INTO A RAGING BLAZE (En rasande eld)

Andreas Norman

Carina Dymek is a rising star in the Swedish Foreign Ministry. A bright future as a diplomat is laid out for her. During a business trip to Brussels, she is approached by a mysterious man who insists on giving her a USB memory stick. As it turns out, the stick contains a classified report outlining a new European counter-terrorism agency. According to regulations, she passes the report on to her superiors – and is the next day suspended and kicked to the curb. Infuriated by this injustice, she decides to clear her name by finding the man who gave her the report and uncover the truth.

Bente Jensen, a senior officer at the Swedish Security Service, is in charge of investigating the case of Carina Dymek. She is immediately approached by the British MI6. They claim to have evidence that the young Swedish diplomat is acting on behalf of an islamist network. But the MI6 is far too insisting, and Bente Jensen suspects that Carina Dymek is only a pawn in a much bigger game.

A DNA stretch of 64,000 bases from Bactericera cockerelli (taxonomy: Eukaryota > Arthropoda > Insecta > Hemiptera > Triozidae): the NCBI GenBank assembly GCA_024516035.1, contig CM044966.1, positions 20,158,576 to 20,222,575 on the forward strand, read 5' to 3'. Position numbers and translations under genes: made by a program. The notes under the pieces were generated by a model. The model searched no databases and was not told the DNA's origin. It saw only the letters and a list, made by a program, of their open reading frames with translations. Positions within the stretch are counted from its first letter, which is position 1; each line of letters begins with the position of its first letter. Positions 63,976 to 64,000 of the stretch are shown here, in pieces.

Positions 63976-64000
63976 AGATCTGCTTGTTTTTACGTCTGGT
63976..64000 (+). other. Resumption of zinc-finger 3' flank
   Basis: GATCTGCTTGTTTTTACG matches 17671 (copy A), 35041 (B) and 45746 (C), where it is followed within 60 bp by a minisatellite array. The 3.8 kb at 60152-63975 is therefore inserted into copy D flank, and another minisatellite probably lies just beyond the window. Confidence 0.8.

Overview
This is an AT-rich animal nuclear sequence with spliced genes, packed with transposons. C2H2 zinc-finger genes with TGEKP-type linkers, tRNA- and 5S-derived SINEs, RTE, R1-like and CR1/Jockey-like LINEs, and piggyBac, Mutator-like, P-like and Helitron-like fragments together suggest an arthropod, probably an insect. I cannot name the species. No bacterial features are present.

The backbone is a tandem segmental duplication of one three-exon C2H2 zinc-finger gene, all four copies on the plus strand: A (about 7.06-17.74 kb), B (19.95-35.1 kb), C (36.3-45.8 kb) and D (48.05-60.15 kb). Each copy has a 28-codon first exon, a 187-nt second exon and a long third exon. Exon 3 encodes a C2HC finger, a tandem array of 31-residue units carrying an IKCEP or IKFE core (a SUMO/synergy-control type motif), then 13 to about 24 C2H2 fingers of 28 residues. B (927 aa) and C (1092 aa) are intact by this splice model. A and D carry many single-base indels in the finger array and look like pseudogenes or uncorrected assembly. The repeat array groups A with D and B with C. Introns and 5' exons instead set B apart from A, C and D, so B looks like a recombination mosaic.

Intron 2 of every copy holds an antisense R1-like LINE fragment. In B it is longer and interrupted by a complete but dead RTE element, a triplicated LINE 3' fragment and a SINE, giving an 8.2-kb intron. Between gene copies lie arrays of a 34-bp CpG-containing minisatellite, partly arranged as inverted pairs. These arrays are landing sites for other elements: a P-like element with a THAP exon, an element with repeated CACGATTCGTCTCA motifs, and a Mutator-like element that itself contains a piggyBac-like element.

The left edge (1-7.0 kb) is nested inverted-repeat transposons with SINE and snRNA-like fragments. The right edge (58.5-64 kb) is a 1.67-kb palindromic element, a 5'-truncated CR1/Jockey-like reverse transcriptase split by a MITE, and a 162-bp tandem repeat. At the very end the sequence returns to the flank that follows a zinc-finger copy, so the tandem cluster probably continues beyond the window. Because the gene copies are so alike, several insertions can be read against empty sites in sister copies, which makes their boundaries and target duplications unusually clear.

Carina soon becomes aware that she is being targeted by a global organisation. Is it the British MI6? Or a terrorist network? And what role does Carina Dymek’s Egyptian boyfriend Jamal play in all of this? Who is the hunter and who is being hunted?
Into A Raging Blaze is a thrilling and fast-paced fusion of Le Carré and the Bourne films, written with a strong sense of drama and style.

487 pages

Rights sold

Norway: Gyldendal
Sweden: Albert Bonniers
UK: Quercus
US: Quercus

AWARDS

Shortlisted for the CWA International Dagger Award

REVIEWS

“Norman’s understanding of the dark, destructive side of surveillance is second to none … convincing and addictive.”
The Guardian/UK

“A modern take on the spy thriller … A Le Carré-esque yarn that’s rooted in verisimilitude.”
Independent/UK

“An excellent and very up-to-the-minute novel … Is this how others see us now? If so, alas!”
Literary Review/UK

“Solid description of the insides of the corridors of power”
Independent, Best Noir Newcomers/UK

“Gripping and unnervingly believable, it’s a fictionalised exposé of Anglo-American spying”
Choice/UK